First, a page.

Wing Foiling is Taking off on Lake Michigan

A relatively new water sport is making waves in Michigan.

It’s called wing foiling and it has seen a spike in popularity over the last three years. Wing foiling is a type of wing surfing activity that involves riding a hydrofoil board while harnessing the wind’s power by holding an inflatable wing with both hands.

A hydrofoil is a long, fin-like object that extends from the bottom of a surfboard-style board. The hydrofoil props the board up a few inches above the water’s surface, giving the rider more control of their movements and more conservation of their energy as opposed to surfing on a standard surfboard, which generates a lot of friction and drag because it is ridden directly on the water.

One of the major appeals of wing foiling is it can be fun to do even if the waves aren’t high and the wind isn’t overbearing, because of its versatility. The board and wing do some of the work for you.

One of the major appeals of wing foiling is it can be fun to do even if the waves aren’t high and the wind isn’t overbearing, because of its versatility. The board and wing do some of the work for you.

Saint Joseph, Michigan resident and water sport instructor Tyler Spence said wing foiling can become addicting once you get the hang of it.

“It’s a great way to get on the water, and it’s great exercise,” Spence said in an interview with Blue Cross Blue Shield of Michigan (BCBSM). “You feel like, once you can start going up winds, you feel a sense of accomplishment. The whole learning process is a lot of fun, because you’re on the water, you’re feeling the energy of the wind, and then as soon as you can get up on the foil it’s a huge adrenaline rush.”

Wing Foiling Beginner Tips

Wing Foiling is not a particularly difficult water sport to pick up.

It’s often compared to kiteboarding or kite foiling, but Spence believes wing foiling is easier to learn and safer than those kite-based water sports, because a wing is typically smaller in size and less awkward to handle than a kite. Wings also are not equipped with the kind of kite lines that can get wrapped around trees or other objects.

“It would be helpful to have a lesson, but you don’t need it,” he said. “I would say it’s like doing snorkeling compared to scuba diving. You don’t need the full three-day course to learn how to do it independently. You can just get a few pointers from an instructor. It would be helpful to know how to foil first, but even that’s not a prerequisite.”

Spence said the following three factors are important for novices to know:

Getting the right gear: If you’re not on a very windy lake, you might need a bigger board. “When the wind is lighter, you want a larger board,” Spence said. “So, my recommendation is, in the spring in the fall in Michigan, get a smaller wing. But then in the summer you might need a bigger wing.”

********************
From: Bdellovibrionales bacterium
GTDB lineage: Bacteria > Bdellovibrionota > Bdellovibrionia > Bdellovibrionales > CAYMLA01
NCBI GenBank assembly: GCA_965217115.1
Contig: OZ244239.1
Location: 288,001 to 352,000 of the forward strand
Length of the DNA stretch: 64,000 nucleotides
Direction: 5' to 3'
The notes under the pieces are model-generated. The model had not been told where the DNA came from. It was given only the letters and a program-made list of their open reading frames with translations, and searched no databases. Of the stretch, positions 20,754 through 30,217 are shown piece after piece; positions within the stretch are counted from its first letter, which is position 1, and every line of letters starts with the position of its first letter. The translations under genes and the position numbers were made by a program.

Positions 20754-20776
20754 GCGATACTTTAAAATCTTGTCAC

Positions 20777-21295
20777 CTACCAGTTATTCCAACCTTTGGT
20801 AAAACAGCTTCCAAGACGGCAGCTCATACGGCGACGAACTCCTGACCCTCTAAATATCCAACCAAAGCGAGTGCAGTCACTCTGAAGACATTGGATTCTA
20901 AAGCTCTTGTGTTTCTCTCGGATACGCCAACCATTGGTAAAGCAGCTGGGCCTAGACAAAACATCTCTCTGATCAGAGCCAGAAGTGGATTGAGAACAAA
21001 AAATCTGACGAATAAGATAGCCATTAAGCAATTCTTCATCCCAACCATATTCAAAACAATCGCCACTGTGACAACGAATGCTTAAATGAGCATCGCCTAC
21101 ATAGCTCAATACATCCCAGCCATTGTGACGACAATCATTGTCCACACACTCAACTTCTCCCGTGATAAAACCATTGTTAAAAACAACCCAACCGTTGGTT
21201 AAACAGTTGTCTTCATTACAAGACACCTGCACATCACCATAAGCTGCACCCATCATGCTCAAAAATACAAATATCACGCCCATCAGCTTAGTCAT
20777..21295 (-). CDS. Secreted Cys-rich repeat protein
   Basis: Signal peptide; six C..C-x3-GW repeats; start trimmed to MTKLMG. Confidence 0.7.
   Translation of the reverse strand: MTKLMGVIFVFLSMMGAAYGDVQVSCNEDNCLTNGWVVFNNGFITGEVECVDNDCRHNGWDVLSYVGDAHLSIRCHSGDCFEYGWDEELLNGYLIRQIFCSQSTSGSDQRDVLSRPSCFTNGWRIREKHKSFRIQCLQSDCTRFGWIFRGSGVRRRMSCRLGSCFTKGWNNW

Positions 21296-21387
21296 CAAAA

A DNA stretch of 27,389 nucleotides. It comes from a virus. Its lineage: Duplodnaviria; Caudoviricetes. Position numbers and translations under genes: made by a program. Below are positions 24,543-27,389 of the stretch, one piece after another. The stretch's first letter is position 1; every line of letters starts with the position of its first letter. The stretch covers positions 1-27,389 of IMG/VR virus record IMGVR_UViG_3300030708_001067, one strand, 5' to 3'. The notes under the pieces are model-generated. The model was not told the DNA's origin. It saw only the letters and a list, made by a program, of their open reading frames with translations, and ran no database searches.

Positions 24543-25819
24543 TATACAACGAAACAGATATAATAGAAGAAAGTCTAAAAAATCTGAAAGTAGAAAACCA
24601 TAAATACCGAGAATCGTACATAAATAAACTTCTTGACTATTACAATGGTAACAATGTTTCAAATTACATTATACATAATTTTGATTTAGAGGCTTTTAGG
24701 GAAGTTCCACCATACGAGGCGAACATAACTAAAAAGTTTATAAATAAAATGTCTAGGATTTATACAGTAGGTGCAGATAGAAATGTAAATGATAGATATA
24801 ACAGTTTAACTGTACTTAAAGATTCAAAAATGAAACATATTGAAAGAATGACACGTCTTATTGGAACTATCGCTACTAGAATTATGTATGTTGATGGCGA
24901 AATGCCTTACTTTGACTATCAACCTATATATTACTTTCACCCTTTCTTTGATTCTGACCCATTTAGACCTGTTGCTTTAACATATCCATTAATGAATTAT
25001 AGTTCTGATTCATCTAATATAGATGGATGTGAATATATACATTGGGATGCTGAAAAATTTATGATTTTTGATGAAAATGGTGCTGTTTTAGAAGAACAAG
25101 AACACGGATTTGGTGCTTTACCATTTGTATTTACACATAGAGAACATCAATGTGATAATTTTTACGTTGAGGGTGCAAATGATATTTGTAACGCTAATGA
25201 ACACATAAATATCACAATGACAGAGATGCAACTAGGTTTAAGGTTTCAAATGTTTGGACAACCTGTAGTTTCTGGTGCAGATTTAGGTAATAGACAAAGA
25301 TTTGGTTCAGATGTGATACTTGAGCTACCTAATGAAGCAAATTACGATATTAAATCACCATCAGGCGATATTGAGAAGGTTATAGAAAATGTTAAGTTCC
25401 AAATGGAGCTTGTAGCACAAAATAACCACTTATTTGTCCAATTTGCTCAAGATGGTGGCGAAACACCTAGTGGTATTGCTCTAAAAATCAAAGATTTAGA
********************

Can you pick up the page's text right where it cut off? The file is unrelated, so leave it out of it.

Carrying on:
Getting the right foil size: “You want a large front wing on your foil if you’re wind winging, you don’t just want to be like, ‘Oh I found this cheap foil board, it’ll work,’” Spence explained. “You don’t want to use a kite foil or surfing foil. You want something that’s compatible with your size and weight.”

Knowing water depth: “You want to make sure the lake you’re choosing isn’t too shallow, some lakes are really shallow, or they have a lot of weeds in the summer, so they may not be possible certain times of year,” he said.

He added that you should avoid wing foiling when wind gusts approach 50 miles per hour.

One of the major appeals of wing foiling is it can be fun to do even if the waves aren’t high and the wind isn’t overbearing, because of its versatility. The board and wing do some of the work for you.

Where are the Best Places to Wing Foil in Michigan?

Spence said the most optimal time of year to wing foil in Michigan is the fall, because the water is still warm, and the wind is strong. But he said the summer is great, too.

Three locations along the shoreline of Lake Michigan stand out above other spots for wing foiling during the summer months, according to Spence:

  • Pere Marquette Park Beach in Muskegon
  • Little Sable Point
  • Point Betsie

“Those are probably the best because they get a thermal,” Spence said. “When you get a thermal wind, there’s a lot of good wind down low. Other times when it’s really windy, sometimes the wind is up high which would be fine for a kite, which is taller, but it’s not great for a wing.”

Why Wing Foiling is Growing in Popularity

Spence said wing foiling in Michigan started to take off on the country’s coasts early in the COVID-19 pandemic. It then trickled inward in the past two years.

“There are more and more people that are getting it and making it look fun, so it’s starting to catch on,” Spence said. “If you go to your inland lakes, like Gull Lake, Gun Lake or Pine Lake, something like that, and 10 people see you wing foiling one day, maybe 5 of them buy some equipment and try it.”

Wing foiling is a personal favorite for Spence, who owns the company Stoke Riders, where he serves as a professional wing surfing and kiteboarding instructor. He predicts wing foiling will ascend to an even higher level of popularity by 2023.

“It’s trending to the point that there will probably be more people wing foiling than kiteboarding either this year or next,” he said. “The more you do it, it just gets exponentially more fun. As soon as you can start riding waves, you can start doing your jibes or your tacks. You can do tricks, you can do jumps. It’s one of those sports that doesn’t get old, it just gets more fun the more that you do it.”

Photo credit: Tyler Spence/Stoke Riders

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